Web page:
Skeletal Fluorosis: The Misdiagnosis Problem
It is a virtual certainty that there are individuals in the general population unknowingly suffering from some form of skeletal fluorosis as a result of a doctor's failure to consider fluoride as a cause of their symptoms. Proof that this is the case can be found in the following case reports of skeletal fluorosis written by doctors in the U.S. and other western countries. As can be seen, a consistent feature of these reports is that fluorosis patients--even those with crippling skeletal fluorosis--are misdiagnosed for years by multiple teams of doctors who routinely fail to consider fluoride as a possible cause of their disease.
Fluoride Exposure Increases Metabolic Requirement for Magnesium
Fluoride's toxicity is significantly enhanced in the presence of nutritional deficiencies. Similarly, fluoride exposure increases the body's requirement for certain nutrients. An individual with a high intake of fluoride, for example, will need a proportional increase in calcium to avoid the mineralization defects (e.g., osteomalacia) that fluoride causes to bone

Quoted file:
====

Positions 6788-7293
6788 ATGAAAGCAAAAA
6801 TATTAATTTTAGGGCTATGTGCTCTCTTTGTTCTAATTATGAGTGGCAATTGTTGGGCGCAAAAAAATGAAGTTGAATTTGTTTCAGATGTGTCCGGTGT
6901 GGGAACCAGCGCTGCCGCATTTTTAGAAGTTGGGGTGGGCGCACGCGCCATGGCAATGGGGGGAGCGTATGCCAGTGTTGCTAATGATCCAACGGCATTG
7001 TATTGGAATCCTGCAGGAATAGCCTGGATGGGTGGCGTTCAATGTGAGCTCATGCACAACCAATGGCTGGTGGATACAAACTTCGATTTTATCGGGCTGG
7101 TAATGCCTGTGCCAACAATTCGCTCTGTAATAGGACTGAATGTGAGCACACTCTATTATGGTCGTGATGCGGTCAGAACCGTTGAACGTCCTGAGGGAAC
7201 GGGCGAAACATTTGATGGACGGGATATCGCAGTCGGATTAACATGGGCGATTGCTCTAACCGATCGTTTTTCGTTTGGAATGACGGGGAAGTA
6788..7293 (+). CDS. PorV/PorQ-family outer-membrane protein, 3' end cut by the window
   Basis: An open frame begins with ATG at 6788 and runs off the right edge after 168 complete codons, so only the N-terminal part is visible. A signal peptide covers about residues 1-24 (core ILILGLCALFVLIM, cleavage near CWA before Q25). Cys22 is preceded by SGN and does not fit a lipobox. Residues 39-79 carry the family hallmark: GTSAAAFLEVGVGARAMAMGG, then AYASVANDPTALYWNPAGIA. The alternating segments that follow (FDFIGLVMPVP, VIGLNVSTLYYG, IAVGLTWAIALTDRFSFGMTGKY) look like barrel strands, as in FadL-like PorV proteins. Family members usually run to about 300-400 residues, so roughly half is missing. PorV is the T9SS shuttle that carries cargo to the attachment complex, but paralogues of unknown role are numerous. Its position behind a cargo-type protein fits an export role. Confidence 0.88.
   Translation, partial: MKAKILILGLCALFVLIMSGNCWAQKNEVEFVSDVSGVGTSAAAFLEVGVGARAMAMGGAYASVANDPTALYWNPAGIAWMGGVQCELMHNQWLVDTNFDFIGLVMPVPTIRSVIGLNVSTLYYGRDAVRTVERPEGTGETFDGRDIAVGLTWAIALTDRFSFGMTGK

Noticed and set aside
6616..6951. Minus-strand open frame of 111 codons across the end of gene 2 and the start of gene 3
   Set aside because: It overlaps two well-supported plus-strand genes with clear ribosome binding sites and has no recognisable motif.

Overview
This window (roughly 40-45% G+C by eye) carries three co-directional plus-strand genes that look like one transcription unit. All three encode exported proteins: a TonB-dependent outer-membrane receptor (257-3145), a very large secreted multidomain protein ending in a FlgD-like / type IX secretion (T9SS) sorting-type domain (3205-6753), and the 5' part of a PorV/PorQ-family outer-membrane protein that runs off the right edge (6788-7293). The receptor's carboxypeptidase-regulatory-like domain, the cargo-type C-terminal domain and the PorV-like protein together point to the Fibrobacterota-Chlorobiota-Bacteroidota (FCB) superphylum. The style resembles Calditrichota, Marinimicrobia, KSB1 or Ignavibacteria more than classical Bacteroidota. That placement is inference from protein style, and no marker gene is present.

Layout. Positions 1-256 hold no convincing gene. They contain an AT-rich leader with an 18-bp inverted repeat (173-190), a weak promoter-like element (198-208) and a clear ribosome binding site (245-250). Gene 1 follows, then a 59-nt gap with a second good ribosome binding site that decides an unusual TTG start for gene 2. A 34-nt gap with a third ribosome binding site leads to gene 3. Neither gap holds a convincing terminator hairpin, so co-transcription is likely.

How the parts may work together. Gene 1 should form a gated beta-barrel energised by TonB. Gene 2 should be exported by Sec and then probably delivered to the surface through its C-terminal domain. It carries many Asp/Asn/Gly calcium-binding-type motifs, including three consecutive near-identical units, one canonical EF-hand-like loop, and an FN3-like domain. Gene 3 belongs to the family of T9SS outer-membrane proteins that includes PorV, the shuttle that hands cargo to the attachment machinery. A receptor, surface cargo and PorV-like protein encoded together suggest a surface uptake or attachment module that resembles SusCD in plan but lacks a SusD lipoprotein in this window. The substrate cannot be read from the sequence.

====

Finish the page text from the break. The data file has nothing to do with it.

Fluoride Exposure Increases Metabolic Requirement for Calcium & Vitamin D
It is well known that individuals with nutrient deficiencies are more susceptible to fluoride toxicity, including fluoride's bone effects. As discussed in the following studies, fluoride increases the skeleton's need for calcium (and vitamin D) by increasing the amount of unmineralized tissue (osteoid) in the bone. When insufficient calcium and
Nutrient Deficiencies Enhance Fluoride Toxicity
It has been known since the 1930s that poor nutrition enhances the toxicity of fluoride. As discussed below, nutrient deficiencies have been specifically linked to increased susceptibility to fluoride-induced tooth damage (dental fluorosis), bone damage (osteomalacia), neurotoxicity (reduced intelligence), and mutagenicity. The nutrients of primary importance appear to be calcium,